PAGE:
There is a place for GMO. Check out this article from the “Wired Blog.” It makes a very lucid argument for the necessity of genetically engineered crops in sustainable agriculture.
Sustainably Engineered Organic
- By Bruce Sterling
- July 30, 2009
…checklist for truly sustainable agriculture in a global context. It must:
Provide abundant safe and nutritious food…. Reduce environmentally harmful inputs…. Reduce energy use and greenhouse gases…. Foster soil fertility…. Enhance crop genetic diversity…. Maintain the economic viability of farming communities…. Protect biodiversity…. and improve the lives of the poor and malnourished. (He pointed out that 24,000 a day die of malnutrition worldwide, and about 1 billion are undernourished.)
…But organic has limitations, he said. There are some pests, diseases, and stresses it can’t handle. Its yield ranges from 45% to 97% of conventional ag yield. It is often too expensive for low-income customers. At present it is a niche player in US agriculture, representing only 3.5%, with a slow growth rate suggesting it will always be a niche player.
Genetically engineered crops could carry organic farming much further toward fulfilling all the goals of sustainable agriculture, Raoul said, but it was prohibited as a technique for organic farmers in the standards and regulations set by the federal government in 2000.
The HowToGoOrganic.com , a web site
for farmers and processors seeking to transition to organic agriculture. The
web site is designed as a clearinghouse of North American resources for
farmers and businesses interested in becoming organic or in creating new
In North America, consumer demand for organic
products exceeds the rate of organic production. The new web site will help
encourage further domestic production by assembling in a single online
resource the full range of available information for farmers and producers
transitioning to organic.
“Last year, OTA’s Board President and I decided to respond to our members’
messages that they needed, and could sell, much more domestically grown
organic product. And thus was born the idea to create this clearinghouse of
resources on conversion to organic,” said Caren Wilcox, OTA’s Executive
Director. Transitioning land to organic certification usually takes three
years, and there is much research that each farmer has to undertake.
The site features two “Pathways for Organic,” one for farmers and one for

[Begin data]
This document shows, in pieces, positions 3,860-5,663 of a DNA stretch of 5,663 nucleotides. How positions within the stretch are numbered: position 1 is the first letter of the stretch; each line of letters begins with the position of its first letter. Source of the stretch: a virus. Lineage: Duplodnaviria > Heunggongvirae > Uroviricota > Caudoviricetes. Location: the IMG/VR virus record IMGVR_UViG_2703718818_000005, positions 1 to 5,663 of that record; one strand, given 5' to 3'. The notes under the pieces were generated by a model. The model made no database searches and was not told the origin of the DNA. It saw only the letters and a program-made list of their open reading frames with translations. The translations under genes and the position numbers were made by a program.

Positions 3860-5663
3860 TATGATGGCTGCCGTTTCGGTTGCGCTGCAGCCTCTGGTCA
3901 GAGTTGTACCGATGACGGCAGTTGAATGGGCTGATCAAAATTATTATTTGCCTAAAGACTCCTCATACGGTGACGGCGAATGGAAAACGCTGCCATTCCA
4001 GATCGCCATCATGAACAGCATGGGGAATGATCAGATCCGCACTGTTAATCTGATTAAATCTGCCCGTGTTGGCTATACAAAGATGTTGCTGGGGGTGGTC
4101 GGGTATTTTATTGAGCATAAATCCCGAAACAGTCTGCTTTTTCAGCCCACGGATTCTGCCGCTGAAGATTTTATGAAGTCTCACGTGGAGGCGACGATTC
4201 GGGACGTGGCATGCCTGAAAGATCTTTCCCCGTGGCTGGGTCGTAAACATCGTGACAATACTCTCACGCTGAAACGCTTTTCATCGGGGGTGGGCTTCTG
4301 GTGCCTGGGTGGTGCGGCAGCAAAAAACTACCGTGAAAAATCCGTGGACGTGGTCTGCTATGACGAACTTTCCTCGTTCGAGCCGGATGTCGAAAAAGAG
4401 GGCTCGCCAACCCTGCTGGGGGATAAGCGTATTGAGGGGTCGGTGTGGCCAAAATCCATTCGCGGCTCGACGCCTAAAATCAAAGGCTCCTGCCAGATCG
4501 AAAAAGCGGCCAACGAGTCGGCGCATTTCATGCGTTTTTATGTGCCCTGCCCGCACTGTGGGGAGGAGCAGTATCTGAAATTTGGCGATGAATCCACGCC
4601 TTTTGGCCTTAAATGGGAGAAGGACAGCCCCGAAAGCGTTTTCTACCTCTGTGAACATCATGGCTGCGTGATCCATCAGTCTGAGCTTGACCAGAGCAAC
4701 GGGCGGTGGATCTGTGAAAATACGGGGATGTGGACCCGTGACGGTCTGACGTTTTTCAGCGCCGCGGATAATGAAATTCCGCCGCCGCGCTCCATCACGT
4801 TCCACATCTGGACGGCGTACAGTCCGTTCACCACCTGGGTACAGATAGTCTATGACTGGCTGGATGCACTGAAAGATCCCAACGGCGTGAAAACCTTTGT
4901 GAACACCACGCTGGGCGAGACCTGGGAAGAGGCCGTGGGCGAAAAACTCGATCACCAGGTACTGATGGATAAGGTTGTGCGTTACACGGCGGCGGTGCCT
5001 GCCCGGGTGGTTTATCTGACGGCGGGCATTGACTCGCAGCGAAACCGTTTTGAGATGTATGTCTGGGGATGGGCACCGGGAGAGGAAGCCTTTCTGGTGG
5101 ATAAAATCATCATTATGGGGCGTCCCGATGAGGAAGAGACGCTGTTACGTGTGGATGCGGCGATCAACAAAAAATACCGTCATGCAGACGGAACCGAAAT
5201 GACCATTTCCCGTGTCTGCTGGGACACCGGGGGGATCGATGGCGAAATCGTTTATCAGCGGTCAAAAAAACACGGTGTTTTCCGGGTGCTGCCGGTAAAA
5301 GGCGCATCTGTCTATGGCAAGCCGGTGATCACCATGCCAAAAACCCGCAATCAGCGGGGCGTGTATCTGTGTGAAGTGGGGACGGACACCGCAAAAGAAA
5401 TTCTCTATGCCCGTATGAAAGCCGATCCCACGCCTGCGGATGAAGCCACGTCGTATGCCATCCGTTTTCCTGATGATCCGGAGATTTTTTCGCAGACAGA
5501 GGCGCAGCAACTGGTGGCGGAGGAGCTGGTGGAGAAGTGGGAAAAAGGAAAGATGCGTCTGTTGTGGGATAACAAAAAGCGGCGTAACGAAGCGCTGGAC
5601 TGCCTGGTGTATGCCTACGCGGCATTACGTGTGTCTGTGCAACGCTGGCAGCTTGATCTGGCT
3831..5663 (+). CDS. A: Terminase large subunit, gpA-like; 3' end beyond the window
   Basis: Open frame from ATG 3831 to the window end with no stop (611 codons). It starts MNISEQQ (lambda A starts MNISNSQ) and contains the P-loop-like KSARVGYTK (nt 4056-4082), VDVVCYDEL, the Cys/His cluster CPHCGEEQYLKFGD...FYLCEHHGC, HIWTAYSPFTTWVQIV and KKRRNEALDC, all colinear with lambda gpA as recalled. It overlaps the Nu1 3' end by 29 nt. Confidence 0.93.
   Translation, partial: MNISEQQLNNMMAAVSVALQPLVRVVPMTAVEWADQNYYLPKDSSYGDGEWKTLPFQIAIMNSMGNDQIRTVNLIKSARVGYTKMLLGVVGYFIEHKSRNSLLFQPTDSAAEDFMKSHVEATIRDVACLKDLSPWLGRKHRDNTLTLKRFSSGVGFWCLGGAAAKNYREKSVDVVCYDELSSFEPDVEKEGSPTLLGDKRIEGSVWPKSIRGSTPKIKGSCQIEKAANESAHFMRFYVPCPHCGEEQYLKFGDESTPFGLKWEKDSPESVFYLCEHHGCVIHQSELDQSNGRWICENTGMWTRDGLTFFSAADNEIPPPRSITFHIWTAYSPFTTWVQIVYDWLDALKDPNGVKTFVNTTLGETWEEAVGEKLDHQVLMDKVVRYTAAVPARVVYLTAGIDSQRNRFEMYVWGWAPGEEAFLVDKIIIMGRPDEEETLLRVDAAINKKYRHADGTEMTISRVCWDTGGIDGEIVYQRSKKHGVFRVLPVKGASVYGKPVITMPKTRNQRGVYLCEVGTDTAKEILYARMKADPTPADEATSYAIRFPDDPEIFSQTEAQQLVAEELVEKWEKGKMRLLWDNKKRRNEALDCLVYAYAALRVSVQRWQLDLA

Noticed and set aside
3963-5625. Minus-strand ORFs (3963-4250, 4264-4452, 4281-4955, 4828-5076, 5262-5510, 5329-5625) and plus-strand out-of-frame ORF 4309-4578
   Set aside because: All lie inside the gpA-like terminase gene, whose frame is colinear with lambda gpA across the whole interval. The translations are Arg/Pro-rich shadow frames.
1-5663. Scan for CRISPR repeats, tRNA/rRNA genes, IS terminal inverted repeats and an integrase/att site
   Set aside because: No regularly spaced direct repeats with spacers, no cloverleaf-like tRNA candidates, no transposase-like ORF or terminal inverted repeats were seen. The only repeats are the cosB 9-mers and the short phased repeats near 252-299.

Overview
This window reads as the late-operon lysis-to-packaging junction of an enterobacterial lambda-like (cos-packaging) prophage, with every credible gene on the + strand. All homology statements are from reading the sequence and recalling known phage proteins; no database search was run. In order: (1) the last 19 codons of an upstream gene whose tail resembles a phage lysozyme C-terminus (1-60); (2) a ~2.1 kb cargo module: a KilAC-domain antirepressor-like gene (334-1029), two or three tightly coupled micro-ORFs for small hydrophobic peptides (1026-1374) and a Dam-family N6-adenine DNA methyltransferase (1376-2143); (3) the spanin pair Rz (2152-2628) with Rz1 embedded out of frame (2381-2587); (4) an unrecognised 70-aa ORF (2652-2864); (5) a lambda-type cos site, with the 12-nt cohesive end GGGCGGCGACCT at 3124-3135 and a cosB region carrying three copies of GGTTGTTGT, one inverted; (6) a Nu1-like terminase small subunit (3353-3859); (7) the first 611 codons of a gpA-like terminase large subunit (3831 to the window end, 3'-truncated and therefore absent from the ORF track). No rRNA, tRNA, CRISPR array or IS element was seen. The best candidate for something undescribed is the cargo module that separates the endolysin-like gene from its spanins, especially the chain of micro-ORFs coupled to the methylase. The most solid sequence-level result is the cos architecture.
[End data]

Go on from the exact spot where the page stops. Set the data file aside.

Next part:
processors, as well as a regional directory for the United States, and a
searchable North American organic directory. The “Pathways” provide basic
information on the process of going organic with links to key resources
throughout North America. This unique resource is primarily designed for
conventional farmers and processors who want to get started or are
navigating the transition to organic production, but also provides valuable
information for established organic farmers, producers, and processors.
The web site’s regional directories showcase transition resources unique to
specific regions and states. Resource listings in the North American
directory can be searched by topic and subtopic, by type of resource, or by
state. The site also features profiles of farmers and businesses that have
successfully become certified organic or that are working through the
The URL for the web site is
Banner and box advertising are available for businesses wishing to
promote their products through this unique resource. For information on
advertising terms and rates, contact Beth Fraser at
OTA (413-774-7511, Ext. 27; firstname.lastname@example.org).
To create the new web site, OTA contracted with Chris Hill Media (principals
Chris Hill and Glenn Hughes), known in agricultural circles for its work on
the NewFarm.org and the Organic Seed Alliance web pages.
The Organic Trade Association (OTA) is the business association representing
the organic agriculture industry in North America. Its nearly 1,600 members
include growers, shippers, processors, certifiers, farmers’ associations,
distributors, importers, exporters, consultants, retailers and others. OTA
encourages global sustainability through promoting and protecting the growth
of diverse organic trade.
Headquarters: P.O. Box 547, Greenfield, MA 01302 USA (413) 774-7511 * fax:
(413)-774-6432 * www.ota.com
Canadian Office: 323 Chapel Street, Ottawa, On K1N 7Z2 * (613) 787-2003
Washington, DC Office: * (202) 338-2900